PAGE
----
What's The Air Forecast?
Activity 3 (Explore): Pollution, Power Plants, and People
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In this activity, students look at maps of air pollution sources, air quality, and population to see how humans impact the environment. They will use this information to determine if the haze in their phenomenon photographs could be man-made.
Activity Objectives & Materials
Approximate Time: 45-60 minutes
Students will use maps to identify connections among air quality, population, and electricity production
Computer & projector
Chart paper (for research sources list)
Student computers (optional)
Humans Activities and the Earth
DCI: ESS 3.C – Human Impacts on Earth’s Systems
SEP: Obtaining, Evaluating, and Communicating Information
What kinds of things do people do that affect the Earth? For example, we cut down trees to make room for farming. What other things do humans do that change the planet?
Students answers may include: we build houses and other buildings, we pave over the grass, we put dams on rivers, we put pollution into the air and the water, we dig resources out of the ground, etc.
Use this warmup to activate student prior knowledge on human activities that might affect the planet (and potentially cause our phenomenon)
1. Frame the Activity
Remind students that in the last activity, they decided that the haze in the pictures is unlikely to be natural. That means that it’s probably man made. But they still don’t know what kind of activities could create a haze like that. In order to investigate how humans affect the planet, they’re going to look at a series of maps to look for patterns in human activities and how they affect the atmosphere. Hand out the Human Activities and the Earth sheet.
2. The World Air Quality Globe & Map
Display the live world air quality globe for all students to see: www.iqair.com/earth, but don’t tell them what it is.
Tech Integration: If student computers are available, you can have students look at the globe and the other maps below using their own devices.
Rotate the globe to show students different parts of the world and zoom in to different places. Ask students what they think the globe shows. Some may say it has something to do with temperature, weather or air pollution (if they’ve done Module 1).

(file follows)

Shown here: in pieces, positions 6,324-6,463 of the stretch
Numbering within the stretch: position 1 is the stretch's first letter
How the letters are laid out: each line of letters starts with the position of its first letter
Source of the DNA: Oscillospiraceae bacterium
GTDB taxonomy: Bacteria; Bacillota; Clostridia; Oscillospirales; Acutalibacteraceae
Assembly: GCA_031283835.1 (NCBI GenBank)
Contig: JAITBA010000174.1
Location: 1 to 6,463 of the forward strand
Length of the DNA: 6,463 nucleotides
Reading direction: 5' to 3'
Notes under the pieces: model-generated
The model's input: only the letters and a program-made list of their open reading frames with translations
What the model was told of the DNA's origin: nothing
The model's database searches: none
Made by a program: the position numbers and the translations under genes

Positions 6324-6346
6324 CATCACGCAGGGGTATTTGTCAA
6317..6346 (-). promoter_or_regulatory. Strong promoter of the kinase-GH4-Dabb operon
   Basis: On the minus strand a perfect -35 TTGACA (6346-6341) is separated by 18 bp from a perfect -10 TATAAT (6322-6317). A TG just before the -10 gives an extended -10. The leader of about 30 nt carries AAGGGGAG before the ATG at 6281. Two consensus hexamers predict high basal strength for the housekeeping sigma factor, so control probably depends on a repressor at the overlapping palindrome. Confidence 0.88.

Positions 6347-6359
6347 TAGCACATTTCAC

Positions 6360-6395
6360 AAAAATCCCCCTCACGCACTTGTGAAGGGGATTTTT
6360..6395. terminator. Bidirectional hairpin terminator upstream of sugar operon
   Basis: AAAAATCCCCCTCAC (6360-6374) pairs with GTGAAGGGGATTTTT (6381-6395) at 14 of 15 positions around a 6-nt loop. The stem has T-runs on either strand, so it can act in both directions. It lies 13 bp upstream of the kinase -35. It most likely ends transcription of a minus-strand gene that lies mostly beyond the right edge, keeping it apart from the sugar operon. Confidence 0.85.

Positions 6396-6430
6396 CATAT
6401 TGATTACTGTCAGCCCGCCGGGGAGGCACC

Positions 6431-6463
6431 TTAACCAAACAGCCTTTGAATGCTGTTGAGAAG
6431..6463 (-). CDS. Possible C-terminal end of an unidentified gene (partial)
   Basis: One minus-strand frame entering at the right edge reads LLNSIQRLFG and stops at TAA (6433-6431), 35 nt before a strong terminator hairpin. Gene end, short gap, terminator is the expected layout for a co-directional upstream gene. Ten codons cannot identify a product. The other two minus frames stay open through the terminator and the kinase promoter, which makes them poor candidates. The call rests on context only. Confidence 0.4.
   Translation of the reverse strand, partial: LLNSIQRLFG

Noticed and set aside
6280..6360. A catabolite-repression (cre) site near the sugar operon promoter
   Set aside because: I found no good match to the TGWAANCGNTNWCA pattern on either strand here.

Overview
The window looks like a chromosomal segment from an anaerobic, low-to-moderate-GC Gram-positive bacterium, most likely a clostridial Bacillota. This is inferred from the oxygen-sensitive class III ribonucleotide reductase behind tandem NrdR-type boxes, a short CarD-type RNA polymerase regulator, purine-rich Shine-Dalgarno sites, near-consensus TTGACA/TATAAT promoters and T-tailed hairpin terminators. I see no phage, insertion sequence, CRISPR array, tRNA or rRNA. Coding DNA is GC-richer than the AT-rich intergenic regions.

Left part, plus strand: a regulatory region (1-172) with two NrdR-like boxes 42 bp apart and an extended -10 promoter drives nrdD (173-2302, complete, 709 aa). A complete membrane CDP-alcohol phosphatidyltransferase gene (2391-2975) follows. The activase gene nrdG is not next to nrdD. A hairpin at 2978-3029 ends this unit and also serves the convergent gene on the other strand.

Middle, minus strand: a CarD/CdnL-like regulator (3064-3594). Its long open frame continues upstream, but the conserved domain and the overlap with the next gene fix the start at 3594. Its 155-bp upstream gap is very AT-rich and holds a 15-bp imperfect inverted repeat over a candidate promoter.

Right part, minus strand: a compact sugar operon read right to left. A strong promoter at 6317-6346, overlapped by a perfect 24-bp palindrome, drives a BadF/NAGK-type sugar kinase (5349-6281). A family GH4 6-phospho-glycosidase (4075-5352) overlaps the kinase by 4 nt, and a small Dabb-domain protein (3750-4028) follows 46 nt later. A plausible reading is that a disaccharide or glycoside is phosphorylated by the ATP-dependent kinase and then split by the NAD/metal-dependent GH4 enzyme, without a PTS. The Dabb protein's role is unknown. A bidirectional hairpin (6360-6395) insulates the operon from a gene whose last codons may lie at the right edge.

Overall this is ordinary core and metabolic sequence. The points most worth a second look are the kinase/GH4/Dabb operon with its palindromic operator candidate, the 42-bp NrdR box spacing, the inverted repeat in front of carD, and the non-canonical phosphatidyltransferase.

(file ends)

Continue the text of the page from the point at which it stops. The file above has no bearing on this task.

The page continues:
Next go to the World Air Quality map: www.iqair.com/air-quality-map.
Teacher Tip: The IQAir map shown here focuses on particulate matter pollution (PM). The World Air Quality Index project has another good world air quality map. It has more data and more options, but is somewhat less visually appealing. You can find that map at: http://www.waqi.info/ For ozone information, use the waqi map and choose ozone from the pollutant menu.
Have students jot down some observations of what they see on the map on their handouts. Key observations:
There are a lot of data points/numbers
The data points have different colors
Something is flowing around (if you have wind map on)
The colors tend to be grouped together
Ask the students why they think the data points are in different colors. Students may look at the scale at the bottom right, or they may think that green is good and red is bad because many scales use this coding.
If students haven’t made the connection yet, tell them that this is a map of air pollution. Point out the scale and make sure students understand the scale in general (low numbers and green are good; high numbers and red/purple are bad). Have them add this information on their handouts.
3. Identifying Pollution Sources
Ask students what patterns they see in where the good and bad air quality is around the world. They should see that there is more air pollution in certain parts of the world compared to others. Have them write down what parts of the world have more air pollution (ex. China, India, and parts of Africa), and what parts have less (North and South America and Europe). Help students identify geographical areas and countries to use in their description. You may also need to zoom in to certain parts of the map to make this clearer.